Hey Mr. Bishop,
Focus, Focus, Focus. Turrets and stuff are nifty only after you get her shooting well enough and come up with the drop chart.
The bullet settling in (going to sleep) has more to do with the bullet length than caliber. Generally, kind of, the longer the bullet the longer it may take to 'settle in".
If it were me, I'd shoot the 300 Win no closer than 200 yards. But I shoot every thing @ 200 yards except the rain bow shooting 338s which I zero at 300.
If shooting around 1 inch (1 MOA) @ 100 yards you're only 1/2 MOA off of center Point of Aim (POA) or 1" @ 200, 1.5" @ 300 and 2" at 400. That should explain you kill success. So what's wrong with that???
There have been suggestions posted above regarding simple accuracy improvement methods.
The first, and easiest would be to "float" the barrel. Float mean you can run a business card from forearm to recoil lug through the barrel channel.
If you take the rifle apart you'll see two raised spots, one of either side of center, at the front of the barrel channel. To free float remove these. With that load (90 bucks a box
) groups will certainly move their Point of Impact (POI) and may be larger, smaller or the same. Probably smaller though. But just probably.
Here's a nifty trick:
Get one of these things ($9.99 @ Harbor Freight) + a dial indicator. Better would be to borrow one.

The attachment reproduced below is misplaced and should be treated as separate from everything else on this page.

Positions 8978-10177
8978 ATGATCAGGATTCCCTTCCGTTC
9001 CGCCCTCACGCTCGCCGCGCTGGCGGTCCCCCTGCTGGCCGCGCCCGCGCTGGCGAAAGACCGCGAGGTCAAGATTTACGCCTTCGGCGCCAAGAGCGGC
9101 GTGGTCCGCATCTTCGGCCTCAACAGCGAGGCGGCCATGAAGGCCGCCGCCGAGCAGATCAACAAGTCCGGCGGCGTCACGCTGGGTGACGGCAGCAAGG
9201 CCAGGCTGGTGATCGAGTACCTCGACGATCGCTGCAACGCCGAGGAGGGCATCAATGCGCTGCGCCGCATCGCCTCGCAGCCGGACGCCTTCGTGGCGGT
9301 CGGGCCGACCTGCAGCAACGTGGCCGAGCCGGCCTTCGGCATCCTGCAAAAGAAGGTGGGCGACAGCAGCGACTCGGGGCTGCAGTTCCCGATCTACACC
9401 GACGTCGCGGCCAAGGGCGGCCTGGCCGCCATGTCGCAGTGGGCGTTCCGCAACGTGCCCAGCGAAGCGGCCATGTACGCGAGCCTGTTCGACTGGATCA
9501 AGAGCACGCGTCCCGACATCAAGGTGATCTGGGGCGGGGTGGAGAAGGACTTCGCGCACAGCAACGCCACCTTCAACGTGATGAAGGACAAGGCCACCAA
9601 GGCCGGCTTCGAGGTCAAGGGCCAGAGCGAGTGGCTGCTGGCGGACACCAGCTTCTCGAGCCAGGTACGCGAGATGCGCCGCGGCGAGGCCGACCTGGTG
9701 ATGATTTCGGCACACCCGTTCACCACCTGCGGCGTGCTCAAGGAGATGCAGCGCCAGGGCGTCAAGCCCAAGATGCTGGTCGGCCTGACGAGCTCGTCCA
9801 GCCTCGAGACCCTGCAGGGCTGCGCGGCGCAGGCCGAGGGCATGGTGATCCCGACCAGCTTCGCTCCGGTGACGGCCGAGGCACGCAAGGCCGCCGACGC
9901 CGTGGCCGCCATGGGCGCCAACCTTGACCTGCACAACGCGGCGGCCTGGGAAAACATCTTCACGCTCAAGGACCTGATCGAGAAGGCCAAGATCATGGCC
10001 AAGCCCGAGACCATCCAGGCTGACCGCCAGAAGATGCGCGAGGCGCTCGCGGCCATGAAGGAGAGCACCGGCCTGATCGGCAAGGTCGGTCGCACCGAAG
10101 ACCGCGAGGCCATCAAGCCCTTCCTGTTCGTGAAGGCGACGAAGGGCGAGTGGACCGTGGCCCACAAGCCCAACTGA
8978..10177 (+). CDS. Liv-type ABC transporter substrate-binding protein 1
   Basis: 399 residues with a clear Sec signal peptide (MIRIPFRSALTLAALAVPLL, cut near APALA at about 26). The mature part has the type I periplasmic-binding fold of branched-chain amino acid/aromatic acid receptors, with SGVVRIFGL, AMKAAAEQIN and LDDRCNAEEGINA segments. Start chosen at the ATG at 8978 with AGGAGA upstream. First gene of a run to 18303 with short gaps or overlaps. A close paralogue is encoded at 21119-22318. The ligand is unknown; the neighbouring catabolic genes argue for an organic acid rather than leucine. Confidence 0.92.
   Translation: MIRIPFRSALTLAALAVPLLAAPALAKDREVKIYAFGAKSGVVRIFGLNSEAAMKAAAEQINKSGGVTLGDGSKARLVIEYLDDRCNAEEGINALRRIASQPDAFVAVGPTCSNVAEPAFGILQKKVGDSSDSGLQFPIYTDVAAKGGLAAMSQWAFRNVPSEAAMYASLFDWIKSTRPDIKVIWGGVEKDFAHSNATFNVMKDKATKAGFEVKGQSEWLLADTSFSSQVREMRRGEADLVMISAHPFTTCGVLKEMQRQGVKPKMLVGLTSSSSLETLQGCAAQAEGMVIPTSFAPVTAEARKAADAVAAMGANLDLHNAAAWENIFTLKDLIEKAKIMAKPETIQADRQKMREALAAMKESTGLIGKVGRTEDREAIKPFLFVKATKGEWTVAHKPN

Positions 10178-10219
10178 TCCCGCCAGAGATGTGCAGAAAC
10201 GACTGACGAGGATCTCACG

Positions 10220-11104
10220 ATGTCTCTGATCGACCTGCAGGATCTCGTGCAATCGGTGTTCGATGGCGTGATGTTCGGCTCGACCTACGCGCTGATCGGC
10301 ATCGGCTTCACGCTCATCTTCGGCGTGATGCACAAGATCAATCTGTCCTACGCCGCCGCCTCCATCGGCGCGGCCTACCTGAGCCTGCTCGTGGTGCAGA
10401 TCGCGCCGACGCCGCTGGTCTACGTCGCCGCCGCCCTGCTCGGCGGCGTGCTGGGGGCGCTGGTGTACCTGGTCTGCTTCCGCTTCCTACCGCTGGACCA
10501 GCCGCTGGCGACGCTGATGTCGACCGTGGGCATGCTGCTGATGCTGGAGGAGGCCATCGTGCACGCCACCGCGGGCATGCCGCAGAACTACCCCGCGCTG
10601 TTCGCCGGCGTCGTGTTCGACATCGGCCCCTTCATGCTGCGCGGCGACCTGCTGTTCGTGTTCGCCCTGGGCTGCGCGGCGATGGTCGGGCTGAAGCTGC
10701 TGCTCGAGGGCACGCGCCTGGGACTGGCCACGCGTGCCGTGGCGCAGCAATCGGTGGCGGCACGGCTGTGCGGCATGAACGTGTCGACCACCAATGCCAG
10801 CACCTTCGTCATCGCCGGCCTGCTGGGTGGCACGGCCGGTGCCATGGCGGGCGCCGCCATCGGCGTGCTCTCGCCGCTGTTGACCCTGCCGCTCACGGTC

(Tape the bottom w/masking tape to keep from marring the barrel.
After removing the pressure points from the stock use this and the dial indicator to check the bedding.
- With the rifle vertical on the recoil pad mount the gizmo to the bottom of the barrel with the arm of the dial indicator resting on the forearm somewhere near the sling swivel stud. NOTE: This may take two people and be careful of the hanging lamp above the kitchen table (where this process is usually performed.)
- When set up, alternately tighten and loosen the action mounting screws. If there is much (any to some of us) movement (.003" or 0.004"shown on the dial indicator Pillar Bedding may be in order. The reading is an indication of the stress exerted on the action by improper bedding. (With the pressure points NOT removed you'll get plenty of indication of stock flexing.)
Another interesting thing to do is to loosen or remove both action mounting screws and see if the barreled action can be slid back and forth in the stock. If there is movement and you're gonna shot before bedding, hold the rifle vertical or otherwise ensure the recoil lug is hard against wood as you begin to tighten the mounting screws. (Always use a proper fitting screw driver and don't try to twist the screws off. Only 65 inch pounds of force is recommended by many. I have no idea of how much 65 inch pounds is so I make it 'plenty' tight......
Oh, and one more thing (I'm on a roll here
) Ensure that the action mounting screws are NOT touching the stock. I do this by drilling the holes a couple of sizes larger.
Have fun but holey cow step a couple of steps away from the 90 bucks a box stuff. That's mighty 'spensive brass.